Computational method

In the computational modeling of the MoSe2 and WSe2 based heterostructures, the atomic structure of monolayer MoSe2 and WSe2 are first optimized using first-principles pseudopotential calculations based on the spin-polarized DFT within the generalized gradient approximation (GGA). The optimized monolayers are placed on top of each other with proper interlayer distances that correspond to the ground state energy for each heterostructure. During this process, van der Waals corrections are implemented following the DFT-D2 method of Grimme.71 Projector-augmented wave potentials (PAW) are used in the calculations and the exchange-correlation potential is approximated with Perdew–Burke–Ernzerhof functional.72,73 During the geometrical optimization steps, the Brillouin zone (BZ) is sampled in the Monkhorst–Pack scheme, where the convergence in energy as a function of the number of k-points is tested. The k-point sampling of (21 × 21 × 1) is found to be suitable for the BZ corresponding to the primitive MoSe2 and WSe2 unit cells. The heterostructures are optimized using the conjugate gradient method, where the total energy and atomic forces are minimized. The energy convergence value between two consecutive steps is chosen as 10−5 eV. A maximum force of 0.01 eV/Å is allowed on each atom. In order to avoid interactions between periodic unit cells, a supercell with 20 Å vacuum is used. The optimized heterostructures are then used for the electronic band structure calculations. The band diagrams are obtained by calculating the energies at 150 k-points between the Γ–M–K–Γ high symmetry points in the BZ. The effects of spin–orbit coupling on the electronic structures are calculated by performing non-collinear computations as implemented in VASP.74 The real-space wavefunctions are obtained from the DFT calculations using the binary wavefunction file that is produced by VASP. The binary WAVECAR file that is produced after a series of DFT calculations at the K-point is then mapped by WaveTrans, which correlates the binary wavefunctions with the corresponding lattice points in the reciprocal space and their associated planewave coefficients. The real-space pseudo-wavefunction is constructed again using WaveTrans.75

Sample preparation and characterization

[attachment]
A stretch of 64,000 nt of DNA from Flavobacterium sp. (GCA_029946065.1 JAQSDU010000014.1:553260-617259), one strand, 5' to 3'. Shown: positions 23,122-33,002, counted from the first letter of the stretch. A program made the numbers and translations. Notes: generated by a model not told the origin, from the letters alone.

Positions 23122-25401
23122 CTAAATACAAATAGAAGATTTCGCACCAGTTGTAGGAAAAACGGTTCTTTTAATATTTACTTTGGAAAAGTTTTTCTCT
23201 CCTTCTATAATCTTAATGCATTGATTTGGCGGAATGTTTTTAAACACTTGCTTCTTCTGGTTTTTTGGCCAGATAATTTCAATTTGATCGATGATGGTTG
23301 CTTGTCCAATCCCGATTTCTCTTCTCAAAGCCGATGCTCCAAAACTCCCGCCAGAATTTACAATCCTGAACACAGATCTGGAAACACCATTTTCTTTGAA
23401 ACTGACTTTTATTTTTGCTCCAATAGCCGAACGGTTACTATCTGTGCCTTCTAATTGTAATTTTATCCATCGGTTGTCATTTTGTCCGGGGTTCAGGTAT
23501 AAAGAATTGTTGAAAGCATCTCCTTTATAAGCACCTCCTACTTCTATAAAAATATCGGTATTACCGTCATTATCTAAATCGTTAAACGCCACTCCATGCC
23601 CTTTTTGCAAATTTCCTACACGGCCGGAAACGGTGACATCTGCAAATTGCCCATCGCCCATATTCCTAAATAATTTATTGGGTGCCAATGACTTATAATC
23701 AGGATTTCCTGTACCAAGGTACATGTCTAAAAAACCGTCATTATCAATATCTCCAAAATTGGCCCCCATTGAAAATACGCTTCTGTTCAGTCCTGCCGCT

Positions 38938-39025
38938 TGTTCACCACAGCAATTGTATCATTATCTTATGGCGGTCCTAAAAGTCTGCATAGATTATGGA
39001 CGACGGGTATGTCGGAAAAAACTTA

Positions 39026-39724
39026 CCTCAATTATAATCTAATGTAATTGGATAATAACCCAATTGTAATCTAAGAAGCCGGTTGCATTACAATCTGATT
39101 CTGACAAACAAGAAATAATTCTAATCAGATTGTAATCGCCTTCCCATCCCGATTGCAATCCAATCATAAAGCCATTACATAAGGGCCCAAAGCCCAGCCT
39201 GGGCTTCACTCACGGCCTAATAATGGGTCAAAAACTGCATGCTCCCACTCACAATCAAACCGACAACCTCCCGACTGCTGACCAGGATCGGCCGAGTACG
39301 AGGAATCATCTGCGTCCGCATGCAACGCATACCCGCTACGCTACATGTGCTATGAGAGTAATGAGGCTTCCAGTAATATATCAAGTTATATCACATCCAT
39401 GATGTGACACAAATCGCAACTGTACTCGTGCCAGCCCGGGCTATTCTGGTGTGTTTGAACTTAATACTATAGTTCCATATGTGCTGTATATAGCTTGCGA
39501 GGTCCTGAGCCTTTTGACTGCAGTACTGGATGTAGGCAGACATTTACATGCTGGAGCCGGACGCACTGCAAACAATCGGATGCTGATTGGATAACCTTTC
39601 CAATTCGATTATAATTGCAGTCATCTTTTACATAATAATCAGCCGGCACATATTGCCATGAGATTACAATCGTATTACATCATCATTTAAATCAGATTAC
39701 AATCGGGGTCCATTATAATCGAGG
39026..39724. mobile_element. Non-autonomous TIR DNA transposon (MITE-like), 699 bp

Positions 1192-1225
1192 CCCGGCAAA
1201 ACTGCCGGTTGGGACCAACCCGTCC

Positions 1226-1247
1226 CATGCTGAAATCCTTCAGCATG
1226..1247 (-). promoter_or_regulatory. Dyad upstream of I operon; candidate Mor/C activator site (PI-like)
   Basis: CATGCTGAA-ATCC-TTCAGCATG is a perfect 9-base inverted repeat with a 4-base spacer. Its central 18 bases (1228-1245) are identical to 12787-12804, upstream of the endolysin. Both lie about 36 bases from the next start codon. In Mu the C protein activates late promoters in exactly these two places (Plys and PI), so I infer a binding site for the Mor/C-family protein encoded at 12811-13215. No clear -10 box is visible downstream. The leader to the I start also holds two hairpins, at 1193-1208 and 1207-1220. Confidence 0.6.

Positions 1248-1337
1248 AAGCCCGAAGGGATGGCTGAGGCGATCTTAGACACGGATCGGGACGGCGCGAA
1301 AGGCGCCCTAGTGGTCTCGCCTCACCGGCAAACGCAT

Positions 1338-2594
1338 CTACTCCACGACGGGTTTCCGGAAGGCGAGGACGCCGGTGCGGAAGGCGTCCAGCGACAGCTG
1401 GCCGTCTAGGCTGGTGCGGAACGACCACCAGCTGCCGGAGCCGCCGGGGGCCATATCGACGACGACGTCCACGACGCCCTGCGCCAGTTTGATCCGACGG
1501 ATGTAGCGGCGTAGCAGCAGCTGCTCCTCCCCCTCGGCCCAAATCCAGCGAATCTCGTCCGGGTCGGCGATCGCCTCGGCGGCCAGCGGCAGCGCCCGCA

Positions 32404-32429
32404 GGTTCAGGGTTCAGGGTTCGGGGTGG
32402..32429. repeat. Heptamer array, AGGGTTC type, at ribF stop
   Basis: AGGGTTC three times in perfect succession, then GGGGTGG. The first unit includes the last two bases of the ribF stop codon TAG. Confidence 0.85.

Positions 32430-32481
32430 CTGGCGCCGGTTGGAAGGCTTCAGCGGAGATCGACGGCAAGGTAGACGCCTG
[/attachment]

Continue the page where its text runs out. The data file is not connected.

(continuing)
SL MoSe2 and SL WSe2 flakes are separately prepared by mechanical exfoliation on clean 290 nm SiO2/Si substrates. A thin layer of hexagonal boron nitride is first exfoliated on a PMMA/PPC stack, which is then used for layer-by-layer picking up of the prepared WSe2 and MoSe2 in order. The picked up MoSe2/WSe2/h-BN/polymer stack is finally transferred on a WSe2/SiO2/Si substrate.25,26 During the entire dry transfer process, no solvent is involved to ensure the atomically clean interface between the 2D materials. Raman measurement (Renishaw, inVia basis) is conducted using a 532 nm laser to map out the sample quality.

Cryogenic micro-photoluminescence and time-resolved photoluminescence

We use an optical cryostat (Janis Research ST-100) to measure the cryogenic photoluminescence at 4 K. Measurements are carried out using a Si detector (Newport Model 2151) for the shorter wavelength regime (400–1000 nm) with a continuous-wave He–Ne 632.8 nm pump laser. For the longer wavelengths (900–1600 nm) where interlayer exciton and trion can exist, an InGaAs focal plane array detector with liquid nitrogen cooling system (Princeton Instruments 2D-OMA) is used with high responsitivity. The detector signal is improved by using a lock-in amplifier and selectively filtered by a spectrometer (Princeton Instruments SpectraPro 2500i). TRPL measurements are performed using a TCSPC system with PicoQuant. The sample is excited with a 30 ps 39/78 MHz tunable pulse laser system (NKT Photonics SuperK EXTREME EXW-12) and detected with a single-photon counting module (SPCM-AQR-16) attached to a monochromator and processed by a PicoHarp 300 correlating system with ≈300 ps resolution. The TRPL measurements are conducted at low temperature with optical filters in an enclosed optical setup to prevent pump and stray ambient light from affecting the detectors.